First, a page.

The 1901 census lists James Joyce, the famous poet and writer, as a 19-year-old student living with his family in Fairview, Dublin as well as a 22-year-old Pádraig Pearse, one of the leaders of the Easter Rising in 1916.

Most of the census records from the 19th century have been lost due to various reasons including a fire at the Public Records Office during the Irish Civil War in 1922. Digitisation of the records has cost almost €4 million and the work has been carried out by the National Archives of Ireland in partnership with Library and Archives Canada.

In the near future, the names of the first commercial astronauts may also become just as well known as Joyce and Pearse because

SpaceX launches first Falcon 9 rocket (6:34)[edit]

Space Exploration Technologies, also known as SpaceX, successfully launched their Falcon 9 rocket for the first time at 2:45 pm local time from the Kennedy Space Center at Cape Canaveral, Florida in the United States.

The Falcon 9, second in the Falcon series of rockets, has a first stage that is powered by nine Merlin 1C engines, and a second stage powered by one Merlin vacuum engine. Today's inaugural launch carried the Dragon Spacecraft Qualification Unit (DSQU), a boilerplate version Dragon capsule. The Dragon is intended to take cargo — and possibly people — to the International Space Station through NASA's Commercial Orbital Transportation Services program.

The program is intended to help develop commercial space transportation, a goal that fits with President Obama's recent change of direction for NASA. Under President Obama's new plan, NASA would hand over the mundane task of Low Earth Orbit (LEO) launches to private companies, and instead concentrate on new technology development.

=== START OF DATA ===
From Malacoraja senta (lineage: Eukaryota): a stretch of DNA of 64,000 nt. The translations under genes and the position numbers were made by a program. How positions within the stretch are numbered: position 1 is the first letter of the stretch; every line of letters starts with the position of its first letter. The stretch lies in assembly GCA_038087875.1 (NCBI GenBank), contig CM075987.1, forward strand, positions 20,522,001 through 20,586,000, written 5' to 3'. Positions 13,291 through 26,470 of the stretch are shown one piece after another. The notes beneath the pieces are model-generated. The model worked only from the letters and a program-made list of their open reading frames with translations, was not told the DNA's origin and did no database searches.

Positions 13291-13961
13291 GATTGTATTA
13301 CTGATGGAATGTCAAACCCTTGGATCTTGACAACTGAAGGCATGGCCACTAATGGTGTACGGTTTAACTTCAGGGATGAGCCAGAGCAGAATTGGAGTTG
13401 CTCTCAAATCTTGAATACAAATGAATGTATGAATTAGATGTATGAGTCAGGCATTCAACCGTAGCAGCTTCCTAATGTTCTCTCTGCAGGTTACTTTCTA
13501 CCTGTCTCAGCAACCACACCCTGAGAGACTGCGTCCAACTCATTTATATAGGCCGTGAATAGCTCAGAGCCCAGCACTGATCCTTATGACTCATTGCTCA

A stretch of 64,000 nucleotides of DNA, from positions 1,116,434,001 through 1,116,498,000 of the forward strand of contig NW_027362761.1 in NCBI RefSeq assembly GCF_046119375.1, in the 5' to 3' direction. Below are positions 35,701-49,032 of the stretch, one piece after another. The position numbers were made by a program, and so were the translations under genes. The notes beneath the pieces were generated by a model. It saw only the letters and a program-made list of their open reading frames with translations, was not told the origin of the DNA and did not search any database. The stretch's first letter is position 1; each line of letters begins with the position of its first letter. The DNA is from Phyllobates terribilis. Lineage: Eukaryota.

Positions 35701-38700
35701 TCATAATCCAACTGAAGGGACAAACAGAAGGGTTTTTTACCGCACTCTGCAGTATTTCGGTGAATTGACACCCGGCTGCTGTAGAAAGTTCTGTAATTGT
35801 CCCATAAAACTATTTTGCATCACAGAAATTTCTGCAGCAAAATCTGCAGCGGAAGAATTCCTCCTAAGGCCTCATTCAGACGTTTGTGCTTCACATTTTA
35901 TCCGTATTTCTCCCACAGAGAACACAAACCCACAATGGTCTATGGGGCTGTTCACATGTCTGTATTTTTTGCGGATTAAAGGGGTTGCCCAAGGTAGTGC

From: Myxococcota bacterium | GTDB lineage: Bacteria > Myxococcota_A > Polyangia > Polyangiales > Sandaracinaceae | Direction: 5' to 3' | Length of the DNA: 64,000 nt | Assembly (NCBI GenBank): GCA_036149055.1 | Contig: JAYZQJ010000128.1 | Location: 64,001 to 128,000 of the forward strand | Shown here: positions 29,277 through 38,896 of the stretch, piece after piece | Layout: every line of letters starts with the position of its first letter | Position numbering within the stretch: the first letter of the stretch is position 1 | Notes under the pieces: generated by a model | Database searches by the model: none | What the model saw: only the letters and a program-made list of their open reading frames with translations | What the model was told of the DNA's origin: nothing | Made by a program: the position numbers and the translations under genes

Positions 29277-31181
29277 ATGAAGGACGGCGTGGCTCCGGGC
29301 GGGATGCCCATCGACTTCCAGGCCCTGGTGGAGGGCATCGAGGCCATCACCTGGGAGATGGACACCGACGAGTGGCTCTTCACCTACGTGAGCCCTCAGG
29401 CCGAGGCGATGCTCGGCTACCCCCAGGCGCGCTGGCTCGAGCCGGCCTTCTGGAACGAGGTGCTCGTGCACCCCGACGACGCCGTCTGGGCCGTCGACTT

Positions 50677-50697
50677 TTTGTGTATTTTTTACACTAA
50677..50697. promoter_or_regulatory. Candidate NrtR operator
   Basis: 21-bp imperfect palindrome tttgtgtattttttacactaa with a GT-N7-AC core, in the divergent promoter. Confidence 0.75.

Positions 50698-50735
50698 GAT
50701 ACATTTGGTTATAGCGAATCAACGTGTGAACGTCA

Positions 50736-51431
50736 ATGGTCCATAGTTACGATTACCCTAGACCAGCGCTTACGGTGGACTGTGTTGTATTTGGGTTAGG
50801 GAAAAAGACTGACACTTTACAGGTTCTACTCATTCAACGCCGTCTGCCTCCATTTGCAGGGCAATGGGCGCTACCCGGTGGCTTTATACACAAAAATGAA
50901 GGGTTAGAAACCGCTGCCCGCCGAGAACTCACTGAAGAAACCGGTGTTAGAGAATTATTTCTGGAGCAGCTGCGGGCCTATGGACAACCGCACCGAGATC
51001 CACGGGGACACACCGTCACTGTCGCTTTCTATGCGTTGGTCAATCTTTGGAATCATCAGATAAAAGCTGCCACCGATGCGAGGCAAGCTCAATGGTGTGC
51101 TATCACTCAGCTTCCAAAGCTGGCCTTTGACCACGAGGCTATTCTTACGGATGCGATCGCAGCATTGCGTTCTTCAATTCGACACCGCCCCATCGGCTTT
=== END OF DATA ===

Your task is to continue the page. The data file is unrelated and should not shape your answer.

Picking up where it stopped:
However, no private firms yet have the capability to independently launch humans into space, without NASA assistance. SpaceX CEO and founder Elon Musk hopes that the Falcon 9 will eventually fill the void in human rated commercial rockets, but he also recognizes the inherent risk and danger of rocket launches. "There's nothing more fear and anxiety-inducing than a rocket launch," said Musk.

Not everyone agrees with President Obama and Elon Musk. Republican Senator Richard Shelby doesn't think private firms are ready for the challenge of taking humans into space, preferring that government funding be directed to NASA instead. "Today the commercial providers that NASA has contracted with cannot even carry the trash back from the space station, much less carry humans to or from space safely," the Senator said.